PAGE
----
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Comment & Response
Mar/Apr 2016

Use of FACE-Q to Measure Quality of Life Following Aesthetic Facial Treatments

Author Affiliations
  • 1Department of Pediatrics, McMaster University, Hamilton, Ontario, Canada
  • 2Modus Outcomes, Stotfold, England
  • 3Department of Surgery, Memorial Sloan Kettering Cancer Center, New York, New York

Copyright 2016 American Medical Association. All Rights Reserved. Applicable FARS/DFARS Restrictions Apply to Government Use.

JAMA Facial Plast Surg. 2016;18(2):148-149. doi:10.1001/jamafacial.2016.0001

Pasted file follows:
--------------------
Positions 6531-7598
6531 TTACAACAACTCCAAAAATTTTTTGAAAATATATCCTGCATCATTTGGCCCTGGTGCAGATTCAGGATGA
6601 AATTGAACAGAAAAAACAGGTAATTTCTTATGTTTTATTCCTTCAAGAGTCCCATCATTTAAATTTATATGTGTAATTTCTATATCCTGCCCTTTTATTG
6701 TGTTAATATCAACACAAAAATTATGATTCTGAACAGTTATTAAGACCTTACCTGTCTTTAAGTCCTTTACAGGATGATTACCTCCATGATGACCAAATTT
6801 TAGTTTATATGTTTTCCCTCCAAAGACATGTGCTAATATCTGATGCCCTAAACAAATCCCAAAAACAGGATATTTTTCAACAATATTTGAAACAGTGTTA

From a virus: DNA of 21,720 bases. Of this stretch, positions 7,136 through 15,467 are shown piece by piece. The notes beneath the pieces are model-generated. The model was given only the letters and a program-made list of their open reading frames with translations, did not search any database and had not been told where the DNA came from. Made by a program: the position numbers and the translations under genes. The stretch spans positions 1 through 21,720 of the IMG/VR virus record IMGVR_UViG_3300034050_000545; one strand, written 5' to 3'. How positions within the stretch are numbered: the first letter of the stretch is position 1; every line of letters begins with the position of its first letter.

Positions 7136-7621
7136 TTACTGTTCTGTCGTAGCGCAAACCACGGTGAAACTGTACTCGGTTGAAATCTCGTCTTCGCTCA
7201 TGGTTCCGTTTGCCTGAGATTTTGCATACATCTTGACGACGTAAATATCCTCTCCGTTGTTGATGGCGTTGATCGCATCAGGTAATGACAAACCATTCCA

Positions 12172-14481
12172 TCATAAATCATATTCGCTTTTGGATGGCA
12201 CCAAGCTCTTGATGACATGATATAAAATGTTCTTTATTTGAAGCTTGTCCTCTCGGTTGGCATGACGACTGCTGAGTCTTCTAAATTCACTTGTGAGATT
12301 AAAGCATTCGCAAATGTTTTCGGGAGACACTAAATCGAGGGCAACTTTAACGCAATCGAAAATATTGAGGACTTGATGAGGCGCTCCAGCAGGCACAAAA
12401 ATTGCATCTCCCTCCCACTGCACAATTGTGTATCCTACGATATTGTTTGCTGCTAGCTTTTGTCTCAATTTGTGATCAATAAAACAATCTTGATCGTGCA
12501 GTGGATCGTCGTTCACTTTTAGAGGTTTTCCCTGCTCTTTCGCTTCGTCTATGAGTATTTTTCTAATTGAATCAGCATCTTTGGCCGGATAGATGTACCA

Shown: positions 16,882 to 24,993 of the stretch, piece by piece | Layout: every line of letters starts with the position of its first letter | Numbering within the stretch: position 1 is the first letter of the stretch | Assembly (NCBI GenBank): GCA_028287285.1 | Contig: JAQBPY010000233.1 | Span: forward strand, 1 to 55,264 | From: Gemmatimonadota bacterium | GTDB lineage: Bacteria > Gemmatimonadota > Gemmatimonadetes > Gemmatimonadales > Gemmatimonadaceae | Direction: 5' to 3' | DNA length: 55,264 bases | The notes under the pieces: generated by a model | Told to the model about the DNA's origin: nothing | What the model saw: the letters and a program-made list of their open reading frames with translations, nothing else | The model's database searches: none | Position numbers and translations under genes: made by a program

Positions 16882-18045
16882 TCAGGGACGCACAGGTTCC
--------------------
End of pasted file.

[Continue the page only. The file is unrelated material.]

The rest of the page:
To the Editor We commend Jacono and colleagues1 for using a patient-reported outcome measure (PROM) in their study, adding to the body of evidence-based outcomes data for facial aesthetics treatments. We have concerns, though, about their choice of PROM. The Rosenberg Self-Esteem scale (RSES) is a legacy scale, published in 1965 after testing in more than 5000 US high school students. Jacono and colleagues1 found no change in self-esteem in 50 patients 6 months after a face-lift. This was not a surprise; self-esteem is a relatively stable construct.2 What was a surprise was the authors’ choice to use a generic rather than cosmetic-surgery specific PROM.

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